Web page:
WSU Extension

Hortsense

Pine
 
Disease
Armillaria root rot 
Dwarf mistletoe 
Elytroderma needle cast 
Lophodermella needle cast 
Lophodermium needle cast 
Phytophthora root rot 
Western gall rust 
White pine blister rust 
Insect
Coneworms 
Eriophyid mites 
European pine shoot moth 
Mountain pine beetle 
Pandora moth 
Pine aphid 
Pine bark adelgid 
Pine butterfly 
Pine needle scale 
Pine needle sheathminer (Pine sheath miner) 
Sequoia pitch moth 
Spider mites 
White pine weevil 



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Caption: Pine coneworm damage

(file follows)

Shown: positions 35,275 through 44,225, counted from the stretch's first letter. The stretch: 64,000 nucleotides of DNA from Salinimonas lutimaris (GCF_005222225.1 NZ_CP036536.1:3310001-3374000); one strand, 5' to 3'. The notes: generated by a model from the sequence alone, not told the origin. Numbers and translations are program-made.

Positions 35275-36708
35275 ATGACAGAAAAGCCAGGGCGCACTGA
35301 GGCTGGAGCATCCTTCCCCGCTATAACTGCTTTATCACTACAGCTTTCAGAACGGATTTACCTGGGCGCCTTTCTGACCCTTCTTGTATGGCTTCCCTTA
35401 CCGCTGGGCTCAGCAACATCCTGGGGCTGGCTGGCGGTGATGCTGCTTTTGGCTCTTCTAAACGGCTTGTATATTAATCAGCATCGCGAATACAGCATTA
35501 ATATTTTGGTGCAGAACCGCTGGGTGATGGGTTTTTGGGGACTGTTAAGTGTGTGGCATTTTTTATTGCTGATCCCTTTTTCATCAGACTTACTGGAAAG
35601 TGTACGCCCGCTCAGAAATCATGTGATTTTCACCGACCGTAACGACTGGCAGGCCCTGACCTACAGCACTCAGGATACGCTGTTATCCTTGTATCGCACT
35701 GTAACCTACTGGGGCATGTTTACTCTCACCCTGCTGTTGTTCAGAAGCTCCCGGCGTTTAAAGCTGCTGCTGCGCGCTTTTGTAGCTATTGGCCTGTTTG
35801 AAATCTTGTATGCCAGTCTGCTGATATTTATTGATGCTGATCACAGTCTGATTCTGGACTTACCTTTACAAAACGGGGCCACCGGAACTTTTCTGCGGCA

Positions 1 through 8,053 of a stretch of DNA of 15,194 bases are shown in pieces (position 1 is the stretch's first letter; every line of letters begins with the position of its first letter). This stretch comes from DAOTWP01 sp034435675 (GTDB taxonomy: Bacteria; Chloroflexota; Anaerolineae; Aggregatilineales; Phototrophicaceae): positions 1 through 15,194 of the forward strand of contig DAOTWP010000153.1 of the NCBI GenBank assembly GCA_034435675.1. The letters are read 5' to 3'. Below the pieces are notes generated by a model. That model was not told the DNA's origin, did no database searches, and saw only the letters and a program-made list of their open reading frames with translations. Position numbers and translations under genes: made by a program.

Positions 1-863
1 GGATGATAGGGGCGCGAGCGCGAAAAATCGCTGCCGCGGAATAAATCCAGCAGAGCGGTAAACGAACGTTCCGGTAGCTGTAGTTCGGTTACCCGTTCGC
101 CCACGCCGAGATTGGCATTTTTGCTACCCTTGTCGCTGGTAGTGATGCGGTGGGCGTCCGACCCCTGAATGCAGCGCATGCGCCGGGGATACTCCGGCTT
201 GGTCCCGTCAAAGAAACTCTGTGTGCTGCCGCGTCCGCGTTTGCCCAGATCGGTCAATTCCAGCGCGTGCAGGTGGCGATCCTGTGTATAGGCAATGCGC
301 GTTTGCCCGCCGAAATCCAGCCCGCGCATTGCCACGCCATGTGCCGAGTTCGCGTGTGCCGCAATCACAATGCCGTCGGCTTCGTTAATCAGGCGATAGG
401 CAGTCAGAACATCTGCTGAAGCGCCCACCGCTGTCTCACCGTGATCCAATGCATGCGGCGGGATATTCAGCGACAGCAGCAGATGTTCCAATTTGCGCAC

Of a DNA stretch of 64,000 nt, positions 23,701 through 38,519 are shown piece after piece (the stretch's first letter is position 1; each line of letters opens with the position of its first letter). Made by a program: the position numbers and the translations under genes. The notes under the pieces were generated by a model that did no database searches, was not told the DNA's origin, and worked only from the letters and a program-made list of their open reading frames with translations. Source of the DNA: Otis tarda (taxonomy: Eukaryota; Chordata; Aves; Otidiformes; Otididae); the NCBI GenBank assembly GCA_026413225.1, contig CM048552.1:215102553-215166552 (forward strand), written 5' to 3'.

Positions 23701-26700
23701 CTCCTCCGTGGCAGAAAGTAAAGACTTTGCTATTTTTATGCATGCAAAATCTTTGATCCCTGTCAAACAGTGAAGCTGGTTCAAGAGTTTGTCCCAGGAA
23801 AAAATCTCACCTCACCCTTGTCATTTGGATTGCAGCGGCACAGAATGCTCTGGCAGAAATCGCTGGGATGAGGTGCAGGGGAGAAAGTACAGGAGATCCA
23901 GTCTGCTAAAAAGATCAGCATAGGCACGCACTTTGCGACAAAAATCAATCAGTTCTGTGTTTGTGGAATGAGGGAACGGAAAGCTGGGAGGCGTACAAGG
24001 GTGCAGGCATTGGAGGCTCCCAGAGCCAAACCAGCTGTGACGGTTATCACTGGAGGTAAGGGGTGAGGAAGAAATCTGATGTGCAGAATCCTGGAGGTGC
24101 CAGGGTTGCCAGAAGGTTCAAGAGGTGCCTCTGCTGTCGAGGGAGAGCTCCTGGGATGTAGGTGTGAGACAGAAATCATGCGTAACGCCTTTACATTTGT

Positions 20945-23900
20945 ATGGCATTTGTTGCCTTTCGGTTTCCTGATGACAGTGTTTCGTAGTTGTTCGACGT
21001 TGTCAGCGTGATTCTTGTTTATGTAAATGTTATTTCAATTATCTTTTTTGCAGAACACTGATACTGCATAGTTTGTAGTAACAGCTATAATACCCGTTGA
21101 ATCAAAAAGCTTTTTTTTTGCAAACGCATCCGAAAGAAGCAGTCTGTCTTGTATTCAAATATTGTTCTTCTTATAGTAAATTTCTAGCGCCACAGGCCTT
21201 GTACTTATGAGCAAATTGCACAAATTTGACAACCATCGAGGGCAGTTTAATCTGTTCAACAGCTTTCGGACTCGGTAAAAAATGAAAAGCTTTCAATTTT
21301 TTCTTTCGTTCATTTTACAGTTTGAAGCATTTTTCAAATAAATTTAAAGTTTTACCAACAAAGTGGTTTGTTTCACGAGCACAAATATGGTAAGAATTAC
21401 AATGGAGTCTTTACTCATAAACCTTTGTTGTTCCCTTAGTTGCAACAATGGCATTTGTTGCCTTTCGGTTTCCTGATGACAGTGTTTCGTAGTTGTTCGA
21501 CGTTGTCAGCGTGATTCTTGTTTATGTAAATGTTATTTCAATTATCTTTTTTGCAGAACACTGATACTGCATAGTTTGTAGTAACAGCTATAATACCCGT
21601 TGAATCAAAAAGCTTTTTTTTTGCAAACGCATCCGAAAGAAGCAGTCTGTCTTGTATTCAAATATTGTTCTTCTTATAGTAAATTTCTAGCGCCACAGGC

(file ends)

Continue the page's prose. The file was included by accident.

Photo by: L.J. du Toit
  
Pine : Coneworms
(revision date: 4/20/2015)


Biology
Coneworms attack trees by boring into green cones. They also may bore into shoot tips or stems, especially around wounds. Tip dieback may result from coneworm feeding. Injured twigs often can be distinguished by the presence of pitch and sawdust-like frass produced by the coneworms. These larvae are small (about 1/2" long) and light brown with a darker head. The adult coneworm is a mottled gray moth. Coneworms also attack true firs, hemlocks, Douglas fir, and spruces.
Management Options


Non-Chemical Management
  • Remove and destroy infested twigs and cones when possible.
  • Plant non-susceptible conifers where coneworms are a serious pest.
  • Natural enemies of the coneworm are likely.
Select non-chemical management options as your first choice!

Chemical Management

None recommended

Images

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Caption: Pine coneworm damage
Photo by: L.J. du Toit
Caption: Pine coneworm larvae
Photo by: K. Grey